Crop Protection

Early herbicide strategy boosts northern WA cereal cropping

Problems controlling annual ryegrass and wild radish weeds in WA’s northern agricultural zone after years of narrow cropping rotations and repeated use of popular herbicides is well-known across the country.

21 February 2024, AU: However, a new early crop establishment herbicide strategy in cereals is finally turning the dial for the region’s growers. This strategy allows them to confidently sow earlier rather than wait for double knockdown weed control opportunities, as well as plant cereals in high weed pressure paddocks that otherwise may have been substituted for alternative crops.

Grant Thompson, a leading farm consultant in the region who has been operating his Crop Circle Consulting business since 2000, said brome and barley grasses as well as turnip, capeweed and doublegee broadleaf species also were a factor through the region, but were not as prevalent.

Grant said typical grass weed herbicide applications in cereals had included tank mixes of trifluralin and Sakura® or trifluralin and prosulfocarb incorporated by sowing (IBS), followed by the post-emergent application of Boxer Gold®, if it was not used pre-sowing. For wild radish control, Jaguar® herbicide has been applied early post-emergent (EPE), generally followed by a tank mix application of Velocity® with either LVE MCPA or 2,4-D.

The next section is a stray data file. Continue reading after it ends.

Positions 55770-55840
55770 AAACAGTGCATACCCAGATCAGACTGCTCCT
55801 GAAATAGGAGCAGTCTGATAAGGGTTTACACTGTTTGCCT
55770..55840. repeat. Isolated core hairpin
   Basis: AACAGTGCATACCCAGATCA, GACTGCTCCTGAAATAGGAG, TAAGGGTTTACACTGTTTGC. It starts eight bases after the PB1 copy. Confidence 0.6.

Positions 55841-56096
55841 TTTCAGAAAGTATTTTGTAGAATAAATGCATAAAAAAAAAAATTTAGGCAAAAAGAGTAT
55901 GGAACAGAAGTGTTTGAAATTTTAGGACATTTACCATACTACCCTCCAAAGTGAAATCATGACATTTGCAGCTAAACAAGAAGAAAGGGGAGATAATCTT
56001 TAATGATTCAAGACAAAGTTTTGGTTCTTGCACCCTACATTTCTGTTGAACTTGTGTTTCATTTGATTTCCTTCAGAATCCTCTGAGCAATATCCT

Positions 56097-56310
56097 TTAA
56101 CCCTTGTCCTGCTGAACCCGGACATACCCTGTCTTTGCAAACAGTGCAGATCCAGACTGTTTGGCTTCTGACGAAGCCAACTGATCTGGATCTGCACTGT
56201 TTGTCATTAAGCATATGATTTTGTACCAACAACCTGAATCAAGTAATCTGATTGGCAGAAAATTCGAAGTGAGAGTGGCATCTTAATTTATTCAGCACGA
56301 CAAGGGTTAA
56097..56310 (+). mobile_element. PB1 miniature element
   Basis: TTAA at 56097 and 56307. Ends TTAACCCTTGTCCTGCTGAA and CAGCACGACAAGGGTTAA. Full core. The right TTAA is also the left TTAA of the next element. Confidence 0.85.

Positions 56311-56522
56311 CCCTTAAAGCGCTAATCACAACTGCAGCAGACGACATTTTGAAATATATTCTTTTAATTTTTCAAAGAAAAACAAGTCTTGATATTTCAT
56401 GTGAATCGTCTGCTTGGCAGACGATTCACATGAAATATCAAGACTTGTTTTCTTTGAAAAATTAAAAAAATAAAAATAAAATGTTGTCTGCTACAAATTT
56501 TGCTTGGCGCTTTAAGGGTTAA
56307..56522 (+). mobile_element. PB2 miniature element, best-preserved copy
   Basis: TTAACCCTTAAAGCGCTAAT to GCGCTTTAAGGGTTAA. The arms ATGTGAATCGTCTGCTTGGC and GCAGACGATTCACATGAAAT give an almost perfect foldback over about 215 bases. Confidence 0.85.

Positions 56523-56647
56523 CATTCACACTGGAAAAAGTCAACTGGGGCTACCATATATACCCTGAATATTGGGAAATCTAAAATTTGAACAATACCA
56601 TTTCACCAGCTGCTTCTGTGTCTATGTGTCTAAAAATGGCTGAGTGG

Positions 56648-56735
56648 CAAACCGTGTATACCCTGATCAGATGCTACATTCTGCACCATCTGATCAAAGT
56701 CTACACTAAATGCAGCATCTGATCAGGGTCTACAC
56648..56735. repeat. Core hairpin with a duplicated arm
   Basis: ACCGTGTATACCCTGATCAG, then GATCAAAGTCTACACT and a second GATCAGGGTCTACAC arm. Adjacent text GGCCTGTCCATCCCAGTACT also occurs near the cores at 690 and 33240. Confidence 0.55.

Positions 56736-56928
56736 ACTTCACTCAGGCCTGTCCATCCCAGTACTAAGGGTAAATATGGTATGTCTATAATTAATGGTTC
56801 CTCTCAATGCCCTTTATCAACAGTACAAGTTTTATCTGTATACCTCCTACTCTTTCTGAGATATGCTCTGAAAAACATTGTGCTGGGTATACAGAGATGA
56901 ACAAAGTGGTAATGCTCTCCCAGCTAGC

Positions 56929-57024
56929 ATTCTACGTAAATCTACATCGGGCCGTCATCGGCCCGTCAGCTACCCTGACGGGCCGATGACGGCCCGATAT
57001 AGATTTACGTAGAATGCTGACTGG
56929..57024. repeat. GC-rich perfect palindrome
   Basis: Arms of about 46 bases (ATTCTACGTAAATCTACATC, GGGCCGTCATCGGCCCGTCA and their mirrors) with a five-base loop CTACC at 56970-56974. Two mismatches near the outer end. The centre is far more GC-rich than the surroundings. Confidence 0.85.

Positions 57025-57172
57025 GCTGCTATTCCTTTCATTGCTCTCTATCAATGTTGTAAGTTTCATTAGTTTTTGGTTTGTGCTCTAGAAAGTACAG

However, the arrival and impact in recent seasons of the grass and broadleaf weed herbicide, Mateno® Complete, is changing up herbicide strategies and improving weed control efficacy.

Mateno Complete contains aclonifen in a unique, complementary co-formulation with pyroxasulfone and diflufenican herbicides, and it can be applied IBS or EPE in wheat and barley.

“Mateno Complete has given us a really robust EPE grass control option and it’s worked particularly well under high ryegrass pressures, where our traditional pre-emergent chemical options may not control ryegrass in the drill row,” Grant said.

“It provides 100 per cent coverage across the whole paddock, so we are picking up grasses that are emerging with the crop in the drill row; it’s picking up later emerging grasses because it has very good length of residual in the soil; and we’re getting extremely good suppression of other grass species like barley grass as well.

“Depending on the broadleaf weed scenario at the same time, there are also some tank mix partners that provide additional control of broadleaf weeds, so it’s essentially given us a one pass option for early grass and broadleaf weed control.

“Fortunately, we have been involved with R&D work with Bayer and some of the trials in wheat in recent years showed lower rates of bromoxynil were very helpful for broadleaf weed control and putting some Logran® or Lontrel® in that mix helped control the volunteer legumes. We are pretty much wiping the slate clean for broadleaf weeds when we do that.”